This June the contract for a fifth edition was signed with LexisNexis.  The transaction was not completed as an independent agreement but buried as one paragraph among many in a contract for publication of the state’s official reports for the next two to seven years.  (By statute that contract may not exceed seven years.  Cal. Gov’t Code 68904.  As the underlying contract is structured, its term is for two years, followed by two options to extend that for a total of five more.)

Embedded within that two-year contract is the following provision:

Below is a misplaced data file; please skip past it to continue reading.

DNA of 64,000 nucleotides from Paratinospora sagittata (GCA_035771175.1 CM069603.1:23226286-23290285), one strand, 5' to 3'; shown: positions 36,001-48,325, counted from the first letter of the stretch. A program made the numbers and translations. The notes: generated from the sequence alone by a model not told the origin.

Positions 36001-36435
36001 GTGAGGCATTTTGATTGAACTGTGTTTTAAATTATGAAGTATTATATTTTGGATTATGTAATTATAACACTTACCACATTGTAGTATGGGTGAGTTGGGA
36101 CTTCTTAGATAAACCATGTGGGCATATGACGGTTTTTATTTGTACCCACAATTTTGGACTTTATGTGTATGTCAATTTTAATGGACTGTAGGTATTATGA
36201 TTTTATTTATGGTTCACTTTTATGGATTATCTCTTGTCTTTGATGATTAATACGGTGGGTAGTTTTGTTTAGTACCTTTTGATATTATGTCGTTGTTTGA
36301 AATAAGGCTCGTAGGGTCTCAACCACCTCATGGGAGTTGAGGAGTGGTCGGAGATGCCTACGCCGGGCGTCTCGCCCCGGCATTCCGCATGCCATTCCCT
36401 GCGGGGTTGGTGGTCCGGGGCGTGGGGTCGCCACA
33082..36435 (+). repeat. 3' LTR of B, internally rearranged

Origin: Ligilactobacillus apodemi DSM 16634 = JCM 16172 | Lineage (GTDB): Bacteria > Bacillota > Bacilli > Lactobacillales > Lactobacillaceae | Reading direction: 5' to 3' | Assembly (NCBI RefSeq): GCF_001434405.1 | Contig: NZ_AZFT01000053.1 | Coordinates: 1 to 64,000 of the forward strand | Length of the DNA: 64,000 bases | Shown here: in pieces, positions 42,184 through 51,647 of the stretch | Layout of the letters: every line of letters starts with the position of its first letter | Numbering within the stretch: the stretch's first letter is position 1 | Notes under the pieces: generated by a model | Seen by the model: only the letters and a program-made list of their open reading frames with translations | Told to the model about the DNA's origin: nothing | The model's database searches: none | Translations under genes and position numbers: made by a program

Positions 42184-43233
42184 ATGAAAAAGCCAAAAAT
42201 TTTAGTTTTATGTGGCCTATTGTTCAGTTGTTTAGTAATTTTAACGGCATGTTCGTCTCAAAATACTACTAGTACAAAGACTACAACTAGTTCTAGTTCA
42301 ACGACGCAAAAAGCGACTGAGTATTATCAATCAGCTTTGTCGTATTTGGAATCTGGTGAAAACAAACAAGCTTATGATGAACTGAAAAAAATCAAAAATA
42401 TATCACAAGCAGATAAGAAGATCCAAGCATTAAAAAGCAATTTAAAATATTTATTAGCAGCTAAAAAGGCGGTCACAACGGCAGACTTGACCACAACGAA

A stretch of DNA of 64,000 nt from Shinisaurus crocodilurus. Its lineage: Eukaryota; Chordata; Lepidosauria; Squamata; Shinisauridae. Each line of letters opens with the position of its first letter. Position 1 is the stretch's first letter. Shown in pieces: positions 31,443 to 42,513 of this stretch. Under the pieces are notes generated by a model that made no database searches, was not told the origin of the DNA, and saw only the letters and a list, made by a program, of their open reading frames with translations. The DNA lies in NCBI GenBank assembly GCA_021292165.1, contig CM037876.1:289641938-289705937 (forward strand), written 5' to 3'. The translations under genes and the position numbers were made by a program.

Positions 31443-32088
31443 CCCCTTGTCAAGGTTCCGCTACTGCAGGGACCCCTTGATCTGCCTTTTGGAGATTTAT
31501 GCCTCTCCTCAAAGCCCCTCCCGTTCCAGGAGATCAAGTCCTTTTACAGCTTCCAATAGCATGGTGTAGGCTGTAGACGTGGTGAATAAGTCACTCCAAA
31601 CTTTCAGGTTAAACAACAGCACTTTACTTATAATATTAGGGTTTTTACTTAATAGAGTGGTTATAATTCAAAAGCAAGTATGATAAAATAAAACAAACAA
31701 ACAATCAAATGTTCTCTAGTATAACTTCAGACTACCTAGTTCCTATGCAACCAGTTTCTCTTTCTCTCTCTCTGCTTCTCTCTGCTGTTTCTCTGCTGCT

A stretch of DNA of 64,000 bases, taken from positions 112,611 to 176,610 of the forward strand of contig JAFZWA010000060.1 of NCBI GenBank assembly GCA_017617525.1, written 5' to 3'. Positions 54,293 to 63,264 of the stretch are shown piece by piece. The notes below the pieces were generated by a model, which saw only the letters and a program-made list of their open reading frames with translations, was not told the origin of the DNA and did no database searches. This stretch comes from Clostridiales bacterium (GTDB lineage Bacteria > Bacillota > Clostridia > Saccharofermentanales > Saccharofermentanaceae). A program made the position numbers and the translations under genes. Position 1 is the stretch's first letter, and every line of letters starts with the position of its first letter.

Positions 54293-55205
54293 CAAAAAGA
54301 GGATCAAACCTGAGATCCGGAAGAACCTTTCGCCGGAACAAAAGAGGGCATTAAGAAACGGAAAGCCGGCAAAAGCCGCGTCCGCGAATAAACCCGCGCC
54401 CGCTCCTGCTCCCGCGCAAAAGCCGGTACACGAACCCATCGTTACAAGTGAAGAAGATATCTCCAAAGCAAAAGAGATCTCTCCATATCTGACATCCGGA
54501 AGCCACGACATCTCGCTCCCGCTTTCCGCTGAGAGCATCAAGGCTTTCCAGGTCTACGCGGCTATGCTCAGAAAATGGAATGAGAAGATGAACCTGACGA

The Contractor must assist the Reporter of Decisions in creation and production of the California Style Manual, Fifth Edition. Such assistance shall consist of all editorial, typographic, layout, and graphic design necessary to the production of an independent, separate print product. The California Style Manual, Fifth Edition, must be produced in both hard copy printed and electronic format. The format chosen must be able to support supplements and updates. Copyright to the California Style Manual, Fifth Edition, will be held by the State of California but the Contractor will be granted an exclusive perpetual license to publish and sell the California Style Manual, Fifth Edition, at the price agreed upon and in accordance with the price adjustment provisions set forth in this Agreement. The Contractor has discretion to propose editorial enhancements to or format for the California Style Manual, Fifth Edition, not specified above. The Contractor must print and make available for sale a sufficient number of copies of the California Style Manual, Fifth Edition, to supply all demands for 20 years from the date of publication. Volumes supplied pursuant to this requirement must be sold at prices no greater than the current applicable price authorized under the contract for publication of bound volumes of the Official Reports in effect at that time. [Emphasis added. PWM]